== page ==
Mannequins can be used in many ways. If you like making your own clothes, a mannequin can be used as a form to work from. If you sell jewellery or clothing (online or in your own store) a mannequin will help you to display your goods. Some people use mannequins in windows as theft deterrents. You can save money on a mannequin by making your own using inexpensive materials.
Things you need
A volunteer friend
Two 60-metre rolls of duct tape
4 large newspapers (such as the Sunday paper), 3 ripped into 2.5-cm (1-inch) strips and 1 reserved for crumpling
240 ml (1 cup) flour
480 ml (2 cups) water
Fine grit sandpaper
Dress your volunteer. If you want your mannequin to simply be a torso, have your friend dress in a long T-shirt. If you desire more of a full body, have your friend wear a long sleeve t shirt and leggings. This clothing will be cut so make sure it is something you don't mind ruining.
Wrap your volunteer in duct tape. Wrap the duct tape horizontally around your friend's body. Make sure it is tight enough to fit to the body, but not too tight so as to squeeze or distort the body shape. Make sure the duct tape covers the entire torso and arms and legs (if applicable, stopping at the wrists and ankles). Only tape the areas that the T-shirt and leggings are touching to ensure the tape doesn't stick to the skin. Tape one additional layer of duct tape over the first layer to enhance the strength and shape of your mannequin.
Cut off the duct tape shell. Make sure to cut the shell down the right and left sides of the body as opposed to down the front and back. This will allow for easy removal. When cutting the duct tape, be sure to cut the T-shirt and leggings as well and take care not to cut your friend's skin or undergarments. Carefully pull the shell off your friend once both sides have been cut.
Stuff the T-shirt and leggings inside the form and tape the shell back together in the shape of your friend's body.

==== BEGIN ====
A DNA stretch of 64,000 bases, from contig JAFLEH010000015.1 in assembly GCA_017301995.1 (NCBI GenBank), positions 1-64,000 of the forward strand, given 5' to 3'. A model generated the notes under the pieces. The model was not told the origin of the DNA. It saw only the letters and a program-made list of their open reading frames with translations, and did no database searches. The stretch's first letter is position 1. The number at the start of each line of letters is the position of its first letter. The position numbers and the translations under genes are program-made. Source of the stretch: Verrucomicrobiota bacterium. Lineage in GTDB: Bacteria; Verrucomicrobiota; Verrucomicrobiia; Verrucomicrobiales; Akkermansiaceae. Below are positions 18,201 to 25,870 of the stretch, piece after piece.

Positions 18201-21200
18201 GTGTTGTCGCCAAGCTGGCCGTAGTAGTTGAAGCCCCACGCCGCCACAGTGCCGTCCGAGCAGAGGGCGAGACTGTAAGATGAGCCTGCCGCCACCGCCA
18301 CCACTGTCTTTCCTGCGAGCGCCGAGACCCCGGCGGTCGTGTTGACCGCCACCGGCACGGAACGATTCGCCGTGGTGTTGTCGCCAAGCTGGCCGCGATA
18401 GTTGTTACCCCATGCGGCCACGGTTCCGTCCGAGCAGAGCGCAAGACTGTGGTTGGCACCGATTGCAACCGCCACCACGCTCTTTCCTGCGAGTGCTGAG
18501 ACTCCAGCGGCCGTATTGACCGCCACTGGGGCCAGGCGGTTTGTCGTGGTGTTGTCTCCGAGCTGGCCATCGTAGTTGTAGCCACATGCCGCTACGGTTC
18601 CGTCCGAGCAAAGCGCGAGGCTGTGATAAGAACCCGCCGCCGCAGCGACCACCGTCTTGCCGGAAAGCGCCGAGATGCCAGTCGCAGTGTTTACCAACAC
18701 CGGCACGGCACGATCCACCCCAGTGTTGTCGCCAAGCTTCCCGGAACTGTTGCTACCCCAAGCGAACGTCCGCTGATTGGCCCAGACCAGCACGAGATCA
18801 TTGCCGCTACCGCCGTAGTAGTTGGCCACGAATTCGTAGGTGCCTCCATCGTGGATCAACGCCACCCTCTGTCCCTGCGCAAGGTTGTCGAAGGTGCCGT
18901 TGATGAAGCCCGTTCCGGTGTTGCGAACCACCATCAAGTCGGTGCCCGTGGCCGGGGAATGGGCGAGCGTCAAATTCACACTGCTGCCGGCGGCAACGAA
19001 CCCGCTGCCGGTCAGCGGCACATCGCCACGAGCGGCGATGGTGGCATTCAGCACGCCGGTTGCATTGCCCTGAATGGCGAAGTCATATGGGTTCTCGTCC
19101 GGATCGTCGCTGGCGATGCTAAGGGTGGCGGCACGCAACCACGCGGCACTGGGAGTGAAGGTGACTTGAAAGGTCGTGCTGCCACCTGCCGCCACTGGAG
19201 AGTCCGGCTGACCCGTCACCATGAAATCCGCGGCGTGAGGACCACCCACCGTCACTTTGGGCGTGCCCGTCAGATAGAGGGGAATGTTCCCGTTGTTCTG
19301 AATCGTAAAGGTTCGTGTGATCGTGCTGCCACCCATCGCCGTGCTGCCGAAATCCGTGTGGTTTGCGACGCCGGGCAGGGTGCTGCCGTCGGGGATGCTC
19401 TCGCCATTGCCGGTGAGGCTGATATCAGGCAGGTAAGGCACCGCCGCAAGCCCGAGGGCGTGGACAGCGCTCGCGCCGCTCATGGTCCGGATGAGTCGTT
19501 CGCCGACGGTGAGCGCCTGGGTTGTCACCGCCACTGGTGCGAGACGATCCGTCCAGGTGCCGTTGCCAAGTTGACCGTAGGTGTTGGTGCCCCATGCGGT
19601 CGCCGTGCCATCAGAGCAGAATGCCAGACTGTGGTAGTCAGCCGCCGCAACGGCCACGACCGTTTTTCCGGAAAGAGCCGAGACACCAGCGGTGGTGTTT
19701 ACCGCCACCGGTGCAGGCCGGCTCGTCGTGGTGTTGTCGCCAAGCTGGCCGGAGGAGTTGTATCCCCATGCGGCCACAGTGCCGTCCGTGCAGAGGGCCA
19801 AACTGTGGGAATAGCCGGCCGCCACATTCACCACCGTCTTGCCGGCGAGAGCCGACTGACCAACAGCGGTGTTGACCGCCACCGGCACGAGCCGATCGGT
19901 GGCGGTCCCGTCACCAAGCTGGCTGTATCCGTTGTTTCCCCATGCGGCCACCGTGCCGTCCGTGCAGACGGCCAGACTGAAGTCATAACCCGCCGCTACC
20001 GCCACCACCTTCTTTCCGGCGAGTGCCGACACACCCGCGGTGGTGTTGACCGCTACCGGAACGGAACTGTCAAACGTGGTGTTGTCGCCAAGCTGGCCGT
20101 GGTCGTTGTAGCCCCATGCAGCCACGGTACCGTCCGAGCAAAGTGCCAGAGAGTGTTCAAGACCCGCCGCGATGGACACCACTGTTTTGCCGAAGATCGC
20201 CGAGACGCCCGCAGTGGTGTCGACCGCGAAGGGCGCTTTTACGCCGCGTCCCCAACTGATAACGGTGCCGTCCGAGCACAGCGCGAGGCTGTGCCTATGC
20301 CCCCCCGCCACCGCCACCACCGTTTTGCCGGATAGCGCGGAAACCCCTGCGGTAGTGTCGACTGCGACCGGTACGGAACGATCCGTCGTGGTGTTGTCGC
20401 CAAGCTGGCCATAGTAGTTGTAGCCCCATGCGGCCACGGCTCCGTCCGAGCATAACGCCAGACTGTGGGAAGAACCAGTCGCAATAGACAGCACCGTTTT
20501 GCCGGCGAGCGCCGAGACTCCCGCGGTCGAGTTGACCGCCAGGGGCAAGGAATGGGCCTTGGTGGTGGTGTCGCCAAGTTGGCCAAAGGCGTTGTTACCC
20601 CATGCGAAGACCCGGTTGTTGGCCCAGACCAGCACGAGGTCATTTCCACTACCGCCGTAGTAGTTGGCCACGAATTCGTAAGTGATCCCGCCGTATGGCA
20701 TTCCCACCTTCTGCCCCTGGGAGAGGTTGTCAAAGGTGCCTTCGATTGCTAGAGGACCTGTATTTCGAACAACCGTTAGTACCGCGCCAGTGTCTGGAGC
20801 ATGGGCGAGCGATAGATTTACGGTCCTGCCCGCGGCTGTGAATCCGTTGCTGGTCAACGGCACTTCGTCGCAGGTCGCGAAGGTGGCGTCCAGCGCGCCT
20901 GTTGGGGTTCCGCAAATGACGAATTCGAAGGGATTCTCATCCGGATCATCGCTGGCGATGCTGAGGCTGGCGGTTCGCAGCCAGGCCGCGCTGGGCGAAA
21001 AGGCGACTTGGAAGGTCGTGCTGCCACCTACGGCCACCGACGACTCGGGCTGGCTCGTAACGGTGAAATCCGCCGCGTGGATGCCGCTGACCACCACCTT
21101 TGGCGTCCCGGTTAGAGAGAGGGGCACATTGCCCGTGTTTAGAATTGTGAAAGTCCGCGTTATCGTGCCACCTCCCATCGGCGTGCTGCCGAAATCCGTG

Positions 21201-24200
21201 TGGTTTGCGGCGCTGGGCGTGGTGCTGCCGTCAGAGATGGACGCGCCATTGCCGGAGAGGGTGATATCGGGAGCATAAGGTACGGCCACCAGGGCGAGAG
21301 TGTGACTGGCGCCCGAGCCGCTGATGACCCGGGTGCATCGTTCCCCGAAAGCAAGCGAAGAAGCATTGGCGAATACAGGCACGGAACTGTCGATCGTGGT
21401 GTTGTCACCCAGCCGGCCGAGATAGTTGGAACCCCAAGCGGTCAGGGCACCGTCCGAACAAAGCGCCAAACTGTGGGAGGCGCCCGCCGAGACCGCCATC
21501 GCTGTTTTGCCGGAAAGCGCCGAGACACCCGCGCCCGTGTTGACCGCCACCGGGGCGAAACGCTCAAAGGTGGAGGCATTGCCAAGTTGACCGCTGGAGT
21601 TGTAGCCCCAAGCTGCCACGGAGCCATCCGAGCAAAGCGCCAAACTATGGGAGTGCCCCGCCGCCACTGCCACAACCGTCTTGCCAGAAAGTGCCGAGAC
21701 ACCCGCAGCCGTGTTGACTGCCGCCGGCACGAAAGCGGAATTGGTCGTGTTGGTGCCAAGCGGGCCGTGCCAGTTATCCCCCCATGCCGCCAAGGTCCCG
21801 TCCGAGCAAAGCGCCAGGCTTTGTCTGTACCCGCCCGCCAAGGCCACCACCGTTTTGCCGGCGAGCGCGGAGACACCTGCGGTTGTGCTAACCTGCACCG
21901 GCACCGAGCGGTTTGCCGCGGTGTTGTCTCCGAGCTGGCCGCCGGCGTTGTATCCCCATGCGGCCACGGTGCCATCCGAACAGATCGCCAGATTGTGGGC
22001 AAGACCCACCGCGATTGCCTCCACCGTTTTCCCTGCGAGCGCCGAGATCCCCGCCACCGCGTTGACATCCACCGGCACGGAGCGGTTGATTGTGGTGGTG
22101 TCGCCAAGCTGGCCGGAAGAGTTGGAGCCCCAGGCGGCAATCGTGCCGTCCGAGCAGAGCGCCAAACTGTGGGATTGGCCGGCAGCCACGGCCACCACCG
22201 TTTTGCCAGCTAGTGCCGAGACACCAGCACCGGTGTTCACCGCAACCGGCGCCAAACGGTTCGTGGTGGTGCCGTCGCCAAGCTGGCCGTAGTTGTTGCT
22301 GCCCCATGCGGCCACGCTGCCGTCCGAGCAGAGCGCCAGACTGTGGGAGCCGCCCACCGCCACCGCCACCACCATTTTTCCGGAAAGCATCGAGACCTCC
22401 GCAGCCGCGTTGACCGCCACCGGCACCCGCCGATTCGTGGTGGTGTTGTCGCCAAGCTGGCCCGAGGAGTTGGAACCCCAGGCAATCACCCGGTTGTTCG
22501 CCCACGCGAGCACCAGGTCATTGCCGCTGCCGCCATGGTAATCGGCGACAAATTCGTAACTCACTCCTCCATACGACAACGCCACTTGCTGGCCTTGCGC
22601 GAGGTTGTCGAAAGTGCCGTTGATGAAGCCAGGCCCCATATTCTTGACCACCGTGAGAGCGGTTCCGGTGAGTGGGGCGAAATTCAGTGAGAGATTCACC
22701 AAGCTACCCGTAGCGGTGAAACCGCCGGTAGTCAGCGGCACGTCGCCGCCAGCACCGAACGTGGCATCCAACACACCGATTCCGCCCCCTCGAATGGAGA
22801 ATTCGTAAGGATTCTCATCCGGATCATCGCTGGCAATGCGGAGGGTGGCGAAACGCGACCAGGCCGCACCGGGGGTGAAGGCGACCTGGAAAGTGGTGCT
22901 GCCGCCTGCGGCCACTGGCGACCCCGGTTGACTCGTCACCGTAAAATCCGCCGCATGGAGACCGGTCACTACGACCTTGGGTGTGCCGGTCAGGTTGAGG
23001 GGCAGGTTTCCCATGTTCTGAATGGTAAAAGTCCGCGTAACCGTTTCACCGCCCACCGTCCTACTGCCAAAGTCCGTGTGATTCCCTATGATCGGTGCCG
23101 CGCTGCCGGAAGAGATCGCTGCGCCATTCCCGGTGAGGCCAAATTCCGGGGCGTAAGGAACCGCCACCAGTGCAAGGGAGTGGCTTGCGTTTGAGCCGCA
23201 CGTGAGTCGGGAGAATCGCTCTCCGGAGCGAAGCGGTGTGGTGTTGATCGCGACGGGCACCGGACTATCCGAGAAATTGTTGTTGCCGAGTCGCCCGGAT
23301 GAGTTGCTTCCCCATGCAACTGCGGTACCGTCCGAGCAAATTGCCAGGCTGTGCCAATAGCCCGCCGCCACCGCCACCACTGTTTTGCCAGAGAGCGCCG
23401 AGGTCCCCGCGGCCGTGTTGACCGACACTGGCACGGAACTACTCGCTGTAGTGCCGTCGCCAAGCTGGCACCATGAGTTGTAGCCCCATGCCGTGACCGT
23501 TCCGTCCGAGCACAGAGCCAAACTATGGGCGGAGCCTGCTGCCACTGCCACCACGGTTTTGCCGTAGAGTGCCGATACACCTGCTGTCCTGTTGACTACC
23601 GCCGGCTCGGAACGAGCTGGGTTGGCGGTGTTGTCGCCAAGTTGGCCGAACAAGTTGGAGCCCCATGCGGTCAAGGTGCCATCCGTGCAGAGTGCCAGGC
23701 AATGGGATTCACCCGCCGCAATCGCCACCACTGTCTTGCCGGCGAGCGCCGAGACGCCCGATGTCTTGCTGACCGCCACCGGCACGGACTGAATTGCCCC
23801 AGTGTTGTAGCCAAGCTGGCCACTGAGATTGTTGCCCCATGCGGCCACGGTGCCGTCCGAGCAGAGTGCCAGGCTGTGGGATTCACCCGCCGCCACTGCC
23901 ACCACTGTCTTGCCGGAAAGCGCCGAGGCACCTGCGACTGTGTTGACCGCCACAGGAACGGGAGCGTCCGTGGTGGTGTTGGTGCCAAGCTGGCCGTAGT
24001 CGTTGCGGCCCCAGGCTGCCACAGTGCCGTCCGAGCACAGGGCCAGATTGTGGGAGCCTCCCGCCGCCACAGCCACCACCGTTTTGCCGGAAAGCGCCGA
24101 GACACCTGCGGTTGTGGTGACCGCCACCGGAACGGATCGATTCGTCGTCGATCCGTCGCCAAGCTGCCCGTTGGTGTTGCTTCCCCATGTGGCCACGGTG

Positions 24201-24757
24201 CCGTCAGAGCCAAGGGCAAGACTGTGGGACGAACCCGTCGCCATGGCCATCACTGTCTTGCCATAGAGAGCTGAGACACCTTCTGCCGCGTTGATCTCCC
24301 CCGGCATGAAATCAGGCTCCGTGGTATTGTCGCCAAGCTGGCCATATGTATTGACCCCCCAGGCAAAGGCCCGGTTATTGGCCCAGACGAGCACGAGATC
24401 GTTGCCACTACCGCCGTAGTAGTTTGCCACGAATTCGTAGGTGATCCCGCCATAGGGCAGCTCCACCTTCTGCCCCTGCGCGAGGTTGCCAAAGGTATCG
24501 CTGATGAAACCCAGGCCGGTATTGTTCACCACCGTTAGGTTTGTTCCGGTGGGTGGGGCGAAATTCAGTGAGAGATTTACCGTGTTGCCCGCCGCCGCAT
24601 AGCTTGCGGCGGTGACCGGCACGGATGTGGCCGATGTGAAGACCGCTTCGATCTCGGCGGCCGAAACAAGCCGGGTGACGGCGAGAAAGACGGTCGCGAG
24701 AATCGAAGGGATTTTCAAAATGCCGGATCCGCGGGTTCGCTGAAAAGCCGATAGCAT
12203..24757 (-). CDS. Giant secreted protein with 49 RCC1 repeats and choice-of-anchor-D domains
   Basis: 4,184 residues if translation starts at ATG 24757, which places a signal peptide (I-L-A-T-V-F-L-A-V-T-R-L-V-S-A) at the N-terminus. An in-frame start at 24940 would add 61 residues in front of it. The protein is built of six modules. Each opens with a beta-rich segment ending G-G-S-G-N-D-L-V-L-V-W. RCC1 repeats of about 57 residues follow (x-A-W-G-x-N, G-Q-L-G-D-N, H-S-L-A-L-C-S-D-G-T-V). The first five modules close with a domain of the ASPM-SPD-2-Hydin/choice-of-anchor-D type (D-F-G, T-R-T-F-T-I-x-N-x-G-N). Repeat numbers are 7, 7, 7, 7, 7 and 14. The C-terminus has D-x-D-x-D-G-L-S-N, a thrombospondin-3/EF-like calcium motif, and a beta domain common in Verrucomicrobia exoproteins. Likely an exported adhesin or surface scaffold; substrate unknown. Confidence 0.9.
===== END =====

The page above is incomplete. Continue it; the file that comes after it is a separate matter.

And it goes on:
Stuff the form. Add strength to the form by stuffing it with wadded up paper or cotton batting. Make sure to pack the stuffing tight enough that it fills in all the cavities--you want it to strengthen the form, but not bulge out of it.
Tape up all the openings with duct tape.
Add other features. If you desire a neck and head, or hands and feet, you can build them by hand with crumpled-up paper. Simply crumple and squeeze paper into the desired shapes and tape them to the body in the appropriate areas. Tape over the shapes with duct tape to add continuity.
Cover the form with papier-mâché. Some people may be happy with a simple duct tape mannequin, but for a more finished look, you can cover the mannequin with papier-mâché. To do this, mix 240 ml (1 cup) of flour with 480 ml (2 cups) of water. Cover your entire mannequin with strips of torn newspaper dipped in the mixture, smoothing it with your hands as you go. Allow it to dry completely. Add another layer of papier-mâché for a stronger mannequin.
Sand bumpy spots. If you are not happy with the texture of the papier-mâché, you can use a fine-grit sandpaper to smooth out any rough spots. Do this only after the papier-mâché has thoroughly dried.
Paint your mannequin. This will give it a finished look. Use a paintbrush with acrylic paint. You may choose to paint the entire mannequin one solid colour, or add facial details such as eyes and lips.
- Make sure to let the papier-mâché layers dry thoroughly to prevent mould.
Things you need
- A volunteer friend
- Cotton T-shirt
- Cotton leggings
- Two 60-metre rolls of duct tape
- 4 large newspapers (such as the Sunday paper), 3 ripped into 2.5-cm (1-inch) strips and 1 reserved for crumpling
- Cotton batting
- 240 ml (1 cup) flour
- 480 ml (2 cups) water
- Mixing bowl
- Fine grit sandpaper
- Acrylic paints